Directors set policy and officers implement policy.
Officers are "management" while directors are "the board." So, officers which are also directors they have both requirements as set above. In most cases, an officer is technically an "employee" of the organization, while directors are generally not. They have whatever legal responsibilities set by law and by By-laws (the legal responsibilities set by custom or Board policy are generally less legal than moral in enforceability). The Policy may indicate what fees and costs are paid to the Directors for each general meeting as well as all expenses to be paid, should an extraordinary meeting at a predetermined physical location be required. In the Case of the Eastern Orthodox Heritage Foundation, being a charitable non-profit organization, such expenses could be void by the Directors, in the form of a donation, however, any expenses, such as flight, room and board, and/or incidental expenses must be paid by EOHF, in advance or after based on submitted accounting.
Given those distinctions, it can be seen why most By-laws have a separate section detailing the obligations of officers. That is the first place most people look, and it should have the roles to be played by officers beyond the most basic. Thus, if, for example, the Secretary is responsible for keeping the minutes of meetings, the By-laws should say so; the Secretary should then realize that fulfilling this responsibility would require attendance at various meetings, or designation of someone else (if permitted by statute or By-laws) to do the job.
As to the role of minutes (and why the Secretary does that), remember that their only legal role is to serve as a record of the actions of the Board (or committee). Thus, the Secretary keeps and signs the minutes in order to represent (or swear) that the minutes are an accurate reflection of what actually happened at the meeting; the ratification of the minutes by the Board at its next meeting is a further verification that the minutes are accurate (and should not be a pro forma vote without an actual review). This role comes to light more often than one would think in litigation and in IRS or other regulatory reviews. It is extremely rare to have an official inquiry without also a review of the minutes.
Vice-Presidents, on the other hand, are like one's appendix; important only when something goes wrong. Then (or in cases where there is too much work generally or in a particular area for the regular officers) the Vice-President has whatever role is set in the By-laws. So if the By-laws say the VP sits in on committees, then that's the only customary role that matters.
So, rather than relying on custom, we suggest reviewing the State of California relevant laws and the organizing documents, deciding what roles Directors want the officers to play, and then acting accordingly.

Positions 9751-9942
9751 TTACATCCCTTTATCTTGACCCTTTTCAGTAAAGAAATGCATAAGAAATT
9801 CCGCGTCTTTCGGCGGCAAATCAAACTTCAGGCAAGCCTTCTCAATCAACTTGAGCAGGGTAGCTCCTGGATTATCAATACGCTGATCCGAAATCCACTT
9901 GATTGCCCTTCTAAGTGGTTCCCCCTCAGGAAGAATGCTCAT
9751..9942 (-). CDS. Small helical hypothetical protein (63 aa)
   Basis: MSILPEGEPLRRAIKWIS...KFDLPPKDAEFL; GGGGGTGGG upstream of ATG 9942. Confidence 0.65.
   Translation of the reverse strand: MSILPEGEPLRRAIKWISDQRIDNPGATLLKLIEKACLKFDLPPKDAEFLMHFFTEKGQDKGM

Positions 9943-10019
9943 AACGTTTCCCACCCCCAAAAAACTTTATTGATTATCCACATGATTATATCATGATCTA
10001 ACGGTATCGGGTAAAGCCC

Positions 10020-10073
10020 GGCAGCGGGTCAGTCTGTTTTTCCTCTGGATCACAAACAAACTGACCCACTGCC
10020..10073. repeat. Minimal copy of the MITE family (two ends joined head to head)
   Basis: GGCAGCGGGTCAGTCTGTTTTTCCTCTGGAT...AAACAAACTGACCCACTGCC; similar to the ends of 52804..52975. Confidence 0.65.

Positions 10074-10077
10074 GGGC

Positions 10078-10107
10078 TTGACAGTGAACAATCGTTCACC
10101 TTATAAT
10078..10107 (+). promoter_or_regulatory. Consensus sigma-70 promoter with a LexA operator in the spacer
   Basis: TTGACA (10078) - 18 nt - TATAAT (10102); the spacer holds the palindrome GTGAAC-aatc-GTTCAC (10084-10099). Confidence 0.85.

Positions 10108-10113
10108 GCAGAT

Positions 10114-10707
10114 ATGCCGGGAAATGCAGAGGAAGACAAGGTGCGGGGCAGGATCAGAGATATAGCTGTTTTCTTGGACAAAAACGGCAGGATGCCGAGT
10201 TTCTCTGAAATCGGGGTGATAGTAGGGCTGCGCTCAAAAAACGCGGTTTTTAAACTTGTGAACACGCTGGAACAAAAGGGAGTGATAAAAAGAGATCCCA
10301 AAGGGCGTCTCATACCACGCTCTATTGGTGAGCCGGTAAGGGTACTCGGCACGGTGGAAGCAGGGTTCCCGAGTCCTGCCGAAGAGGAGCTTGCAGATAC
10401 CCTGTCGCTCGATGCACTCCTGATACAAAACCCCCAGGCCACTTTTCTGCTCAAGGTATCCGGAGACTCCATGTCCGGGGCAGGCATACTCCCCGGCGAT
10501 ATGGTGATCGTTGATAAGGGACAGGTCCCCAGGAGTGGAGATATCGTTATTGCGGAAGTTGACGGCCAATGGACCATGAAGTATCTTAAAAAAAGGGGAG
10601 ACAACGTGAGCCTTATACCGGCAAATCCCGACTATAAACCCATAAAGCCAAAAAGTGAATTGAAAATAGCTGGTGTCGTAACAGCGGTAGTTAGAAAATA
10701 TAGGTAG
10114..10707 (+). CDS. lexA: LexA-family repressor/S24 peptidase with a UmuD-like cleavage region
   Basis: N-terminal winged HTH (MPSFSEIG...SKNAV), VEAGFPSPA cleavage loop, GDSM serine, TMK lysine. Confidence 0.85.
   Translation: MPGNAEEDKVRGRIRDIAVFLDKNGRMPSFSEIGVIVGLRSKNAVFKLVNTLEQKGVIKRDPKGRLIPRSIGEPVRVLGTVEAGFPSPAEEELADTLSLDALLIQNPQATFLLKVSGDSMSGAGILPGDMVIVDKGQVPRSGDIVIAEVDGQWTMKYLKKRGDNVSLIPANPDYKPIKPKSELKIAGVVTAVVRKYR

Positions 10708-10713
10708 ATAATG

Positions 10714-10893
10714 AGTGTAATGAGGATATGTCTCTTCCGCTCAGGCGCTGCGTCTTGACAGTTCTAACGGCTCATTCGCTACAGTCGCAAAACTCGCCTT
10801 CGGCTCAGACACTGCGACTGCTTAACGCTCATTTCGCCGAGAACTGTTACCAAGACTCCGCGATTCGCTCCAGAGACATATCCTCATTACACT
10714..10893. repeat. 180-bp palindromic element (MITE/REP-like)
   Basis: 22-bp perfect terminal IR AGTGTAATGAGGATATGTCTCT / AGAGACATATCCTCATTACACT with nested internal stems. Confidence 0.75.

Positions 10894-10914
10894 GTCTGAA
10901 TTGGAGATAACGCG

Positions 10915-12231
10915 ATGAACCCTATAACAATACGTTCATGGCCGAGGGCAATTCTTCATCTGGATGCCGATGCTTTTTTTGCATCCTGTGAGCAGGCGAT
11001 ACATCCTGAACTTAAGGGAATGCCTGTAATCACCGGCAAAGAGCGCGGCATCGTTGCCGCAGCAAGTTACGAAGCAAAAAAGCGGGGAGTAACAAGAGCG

Having said all that, generally: the Chair "chairs," an Executive Director "directs", a Secretary "writes and records," a Treasurer watches the "treasury," and any other officer does what the By-laws say they should do.
Board of directors are trustees who act on behalf of an organization's constituents, including service recipients, funders, members, the government, and taxpayers.
The board of directors has the principal responsibility for fulfillment of the organization's mission and the legal accountability for its operations. This means that as a group they are in charge of establishing a clear organizational mission, forming the strategic plan to accomplish the mission, overseeing and evaluating the plan's success, hiring a competent executive director and providing adequate supervision and support to that individual, ensuring financial solvency of the organization, interpreting and representing the community to the organization, and instituting a fair system of policies and procedures for human resource management.
Board members have a duty of loyalty to the organization , its staff and other board members. While differences of opinion are sure to arise, board members should seek to keep disagreements impersonal. By practicing discretion and accepting decisions made on a majority basis, board unity and confidence will be promoted .
Board members accomplish their functions through regular meetings and by establishing a committee structure that is appropriate to the size of the organization and the board. Ideally, board members arrive at meetings prepared and ready to engage in thoughtful dialogue, and there is a group process which generates and uses the best thinking of its members. Knowing that time is important for every Board member that is located in different geographical areas, telecom conferences and telephonic one-on-one and/or group telephonic and/or secured electronic communication is permitted.
Boards should be open to self-evaluation and regularly review their own composition to ensure constituent representation, and board expertise and commitment. Boards also are responsible for evaluating and determining compensation for the executive director.
Under California law, nonprofit directors are responsible for management of the business and affairs of the corporation. In carrying out their responsibilities, the law imposes on these directors specific fiduciary duties of care, loyalty, and obedience to the law. While California state law requirements for the specific functions of board president and treasurer are briefly described in this document, please refer to applicable Statutes and the document entitled "Fiduciary Duties of Directors of Charitable Organizations in the California Council of Nonprofit's Nonprofit Library, for further information on the complete legal responsibilities of the board.